• If there is little prospect of people having access to a CAQDAS package in the near future, or if you do not feel that it is appropriate to use such a package, then you might be better to focus only on the first two objectives. Managing a small project without using a CAQDAS package may make most sense; but the larger the project, the more difficult data management without a package becomes.

21 Management of data

Time: 30-60 minutes

Preparation: This depends on whether you are training a group of researchers in an existing project or not. If so, you should have start with your own ideas about managing the data you collect. But you’ll certainly need a flip-chart, black- or white-board or computer plus projector for the brainstorm sessions.


  1. Small groups (2-3 people in each) to come up with three issues that need to be considered when thinking about the management of data (10 minutes)
  2. Feed-back session in which issues are listed (5 minutes)
  3. Full-group discussion of possible solutions to the more important issues (from 15 minutes to 45 minutes).

If you have a project which needs to set basic ground-rules with respect to these data management issues, you might like to prepare a handout that can be given out at this point.

Notes for facilitators:

Main issues we suggest should be considered here are:

  • naming files, so they are easily retrieved and can be grouped if necessary
  • how and where to save files, in electronic and paper copies
  • when to anonymise personal data in files
  • how to ensure security and privacy
  • when and where to carry out back-ups (and how to name these)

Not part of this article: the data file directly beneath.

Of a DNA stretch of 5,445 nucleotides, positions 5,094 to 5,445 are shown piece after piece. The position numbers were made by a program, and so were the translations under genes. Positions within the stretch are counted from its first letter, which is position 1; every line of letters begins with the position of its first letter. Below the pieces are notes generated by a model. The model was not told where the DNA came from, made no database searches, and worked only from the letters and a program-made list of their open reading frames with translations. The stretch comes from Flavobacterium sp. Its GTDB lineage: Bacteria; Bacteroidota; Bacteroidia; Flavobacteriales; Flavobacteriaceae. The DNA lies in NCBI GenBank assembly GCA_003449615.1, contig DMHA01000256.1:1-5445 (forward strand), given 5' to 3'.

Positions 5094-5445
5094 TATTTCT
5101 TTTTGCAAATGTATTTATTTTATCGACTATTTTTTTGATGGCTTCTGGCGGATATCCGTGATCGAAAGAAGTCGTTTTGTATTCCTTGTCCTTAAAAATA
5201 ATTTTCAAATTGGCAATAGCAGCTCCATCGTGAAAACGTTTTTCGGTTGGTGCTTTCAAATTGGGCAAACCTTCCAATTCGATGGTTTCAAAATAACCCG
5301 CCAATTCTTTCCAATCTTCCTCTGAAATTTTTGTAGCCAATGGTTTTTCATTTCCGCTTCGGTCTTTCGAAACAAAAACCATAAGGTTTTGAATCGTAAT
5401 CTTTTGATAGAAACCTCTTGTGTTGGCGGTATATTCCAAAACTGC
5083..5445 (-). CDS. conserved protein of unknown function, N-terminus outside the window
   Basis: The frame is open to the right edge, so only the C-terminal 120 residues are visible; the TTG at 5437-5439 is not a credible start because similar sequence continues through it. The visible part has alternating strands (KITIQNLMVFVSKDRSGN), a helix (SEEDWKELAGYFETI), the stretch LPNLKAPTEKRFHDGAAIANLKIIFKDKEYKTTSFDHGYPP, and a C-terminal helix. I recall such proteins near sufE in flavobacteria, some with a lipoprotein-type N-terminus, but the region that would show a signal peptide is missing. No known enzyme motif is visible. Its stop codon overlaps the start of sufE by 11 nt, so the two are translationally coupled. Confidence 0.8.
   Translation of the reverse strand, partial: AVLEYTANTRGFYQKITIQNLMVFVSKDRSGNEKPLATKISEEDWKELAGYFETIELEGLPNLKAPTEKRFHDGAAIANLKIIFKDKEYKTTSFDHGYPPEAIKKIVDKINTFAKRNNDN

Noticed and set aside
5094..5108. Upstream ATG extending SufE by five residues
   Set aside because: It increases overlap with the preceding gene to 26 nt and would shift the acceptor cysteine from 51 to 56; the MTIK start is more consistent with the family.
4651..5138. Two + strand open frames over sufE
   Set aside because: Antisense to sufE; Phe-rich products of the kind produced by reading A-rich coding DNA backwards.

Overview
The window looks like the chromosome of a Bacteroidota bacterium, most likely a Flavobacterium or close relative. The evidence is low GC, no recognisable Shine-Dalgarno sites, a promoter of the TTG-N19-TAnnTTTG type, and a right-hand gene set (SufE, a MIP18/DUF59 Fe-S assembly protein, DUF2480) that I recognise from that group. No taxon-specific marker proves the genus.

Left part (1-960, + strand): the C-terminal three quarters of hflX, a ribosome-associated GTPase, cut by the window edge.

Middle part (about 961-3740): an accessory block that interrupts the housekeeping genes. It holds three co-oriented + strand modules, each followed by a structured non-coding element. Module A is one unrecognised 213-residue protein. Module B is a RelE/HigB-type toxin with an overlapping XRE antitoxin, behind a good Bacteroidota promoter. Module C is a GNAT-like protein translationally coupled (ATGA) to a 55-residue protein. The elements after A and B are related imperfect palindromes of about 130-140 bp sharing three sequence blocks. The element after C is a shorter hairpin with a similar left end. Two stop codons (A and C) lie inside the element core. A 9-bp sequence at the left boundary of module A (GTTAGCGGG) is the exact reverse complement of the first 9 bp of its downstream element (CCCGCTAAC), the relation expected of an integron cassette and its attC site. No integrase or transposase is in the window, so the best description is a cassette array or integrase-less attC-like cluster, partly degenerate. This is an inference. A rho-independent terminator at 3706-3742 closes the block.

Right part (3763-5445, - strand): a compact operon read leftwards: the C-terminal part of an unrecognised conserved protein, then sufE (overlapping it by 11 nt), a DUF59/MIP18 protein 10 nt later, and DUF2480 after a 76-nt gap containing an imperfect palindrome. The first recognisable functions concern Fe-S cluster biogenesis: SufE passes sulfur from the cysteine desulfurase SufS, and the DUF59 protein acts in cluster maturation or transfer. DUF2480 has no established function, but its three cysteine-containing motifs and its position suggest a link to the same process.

• when to translate material into the project language (if necessary)

Translation is often a big issue for projects that have limited resources. There is a handout on issues of translation handout used in the previous session which discusses some general principles. But in practice hard decisions may need to be taken about whether (or how much) to transcribe recorded interviews or focus group discussions; when (and how much) to translate; and who should translate, as well as what kinds of quality controls will be introduced to ensure the data are good enough for coding and eventual possible citation.

22 Introduction to qualitative data analysis

Time: Allow about 2-3 hours (half a day) for this part of the session. Many people find qualitative data analysis the hardest thing to understand, and the more they engage with practical examples, the better.

Preparation: You’ll need a flip-chart, black- or white-board or computer plus projector for the brainstorm sessions.

You might want to bring in a couple of books with indexes, to show people the similarities between a familiar exercise – looking something up in an index – and basic descriptive coding.